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Texas one step closer to new power plant winterization rules

State utility regulators approved a draft version of new standards they hope will be on the books by November.

HOUSTON — Texas Public Utility commissioners unanimously passed a draft version of new electric weatherization standards Thursday with the immediate goal of shoring up the state’s power grid for the upcoming winter season.

“To make sure our generation fleet is more resilient this winter than last winter,” said PUC Chairman Peter Lake.

The proposed new rules represent the first of two phases for developing weather emergency preparedness reliability standards. Under the first phase, any power generation company whose power plants failed during the February winter storm must fix what was broken and provide a “notarized attestation” essentially swearing under oath that repairs and upgrades were made.

For all electric power plants across the state, the new standards would require adequate heat tracing on pipes, insulation of critical components, and thermal enclosures and windbreaks around sensitive equipment. Transmission service providers, who own and maintain electric wires, poles and substations, must adhere to a similar set of winterization upgrades.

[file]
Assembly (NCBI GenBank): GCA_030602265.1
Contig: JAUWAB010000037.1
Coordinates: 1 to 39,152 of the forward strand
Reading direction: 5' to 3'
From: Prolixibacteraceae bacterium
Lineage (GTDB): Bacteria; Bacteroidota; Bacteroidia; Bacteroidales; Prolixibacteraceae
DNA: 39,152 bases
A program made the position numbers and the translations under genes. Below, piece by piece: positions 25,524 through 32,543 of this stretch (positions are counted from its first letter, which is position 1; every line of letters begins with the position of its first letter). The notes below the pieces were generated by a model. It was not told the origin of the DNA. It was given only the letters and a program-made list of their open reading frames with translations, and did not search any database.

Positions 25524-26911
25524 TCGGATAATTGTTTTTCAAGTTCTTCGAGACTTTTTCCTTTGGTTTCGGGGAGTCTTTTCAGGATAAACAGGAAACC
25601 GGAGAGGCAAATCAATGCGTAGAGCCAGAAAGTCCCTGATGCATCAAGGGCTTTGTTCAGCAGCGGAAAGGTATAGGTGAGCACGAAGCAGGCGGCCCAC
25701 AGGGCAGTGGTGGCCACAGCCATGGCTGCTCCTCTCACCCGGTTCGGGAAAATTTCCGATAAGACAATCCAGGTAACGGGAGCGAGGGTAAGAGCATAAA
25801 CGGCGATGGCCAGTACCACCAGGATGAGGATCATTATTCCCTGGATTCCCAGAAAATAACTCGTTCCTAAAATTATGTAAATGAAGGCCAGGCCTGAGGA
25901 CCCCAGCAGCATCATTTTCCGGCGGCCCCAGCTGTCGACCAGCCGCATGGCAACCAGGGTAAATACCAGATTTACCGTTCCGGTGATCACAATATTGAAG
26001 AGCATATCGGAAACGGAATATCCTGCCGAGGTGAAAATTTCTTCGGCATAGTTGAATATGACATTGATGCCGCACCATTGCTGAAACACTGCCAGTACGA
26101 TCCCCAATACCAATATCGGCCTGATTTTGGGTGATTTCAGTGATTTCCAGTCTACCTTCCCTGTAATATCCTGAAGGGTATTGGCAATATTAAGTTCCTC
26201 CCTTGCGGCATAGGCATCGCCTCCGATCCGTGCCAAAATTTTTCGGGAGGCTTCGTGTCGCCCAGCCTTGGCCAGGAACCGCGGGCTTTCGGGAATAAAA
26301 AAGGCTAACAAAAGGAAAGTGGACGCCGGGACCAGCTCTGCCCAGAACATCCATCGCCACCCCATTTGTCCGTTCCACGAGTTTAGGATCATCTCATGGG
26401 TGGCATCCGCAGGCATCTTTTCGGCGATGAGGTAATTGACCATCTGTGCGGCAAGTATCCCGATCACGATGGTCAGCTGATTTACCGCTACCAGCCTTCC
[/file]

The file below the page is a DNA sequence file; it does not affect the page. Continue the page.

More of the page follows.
“That's what's necessary to keep these plants going when it gets really cold,” said KHOU 11 energy expert Ed Hirs. “Otherwise, the valving, the piping, it's all exposed to the elements and it can freeze up.”

The PUC identified all of the best practices nearly a decade ago in a report drafted after another winter storm in Texas in 2011. But those changes were only guidelines and not binding by state regulatory rules.

“It’s almost as if we were in a time warp, nothing was accomplished over the last 10 years,” Hirs said. “It should have been done a long time ago.”

The proposed new rules require inspections of power plants this upcoming winter. Those that fail to comply face potential fines. After a public comment period in September, the PUC hopes to have the new rules on the books November 3. Companies would then have about a month to make winterization upgrades.

Phase 2 of new standards won’t come until next year after the power grid operator, ERCOT, completes a comprehensive weather study. The additional rules will incorporate extreme hot weather requirements for power plants and transmission service providers.